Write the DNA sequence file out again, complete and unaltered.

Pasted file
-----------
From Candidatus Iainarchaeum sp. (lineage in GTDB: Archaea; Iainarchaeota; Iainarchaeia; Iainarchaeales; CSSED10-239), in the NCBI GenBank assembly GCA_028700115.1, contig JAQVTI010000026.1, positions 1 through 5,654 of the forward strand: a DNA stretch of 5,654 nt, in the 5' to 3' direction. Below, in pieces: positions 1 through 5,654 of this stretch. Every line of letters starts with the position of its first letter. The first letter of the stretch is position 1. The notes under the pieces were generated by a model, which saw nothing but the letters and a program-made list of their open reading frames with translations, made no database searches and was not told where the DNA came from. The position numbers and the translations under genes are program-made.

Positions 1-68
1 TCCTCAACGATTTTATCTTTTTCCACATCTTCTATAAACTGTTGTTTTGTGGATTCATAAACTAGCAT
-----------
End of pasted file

From Candidatus Iainarchaeum sp. (lineage in GTDB: Archaea; Iainarchaeota; Iainarchaeia; Iainarchaeales; CSSED10-239), in the NCBI GenBank assembly GCA_028700115.1, contig JAQVTI010000026.1, positions 1 through 5,654 of the forward strand: a DNA stretch of 5,654 nt, in the 5' to 3' direction. Below, in pieces: positions 1 through 5,654 of this stretch. Every line of letters starts with the position of its first letter. The first letter of the stretch is position 1. The notes under the pieces were generated by a model, which saw nothing but the letters and a program-made list of their open reading frames with translations, made no database searches and was not told where the DNA came from. The position numbers and the translations under genes are program-made.

Positions 1-68
1 TCCTCAACGATTTTATCTTTTTCCACATCTTCTATAAACTGTTGTTTTGTGGATTCATAAACTAGCAT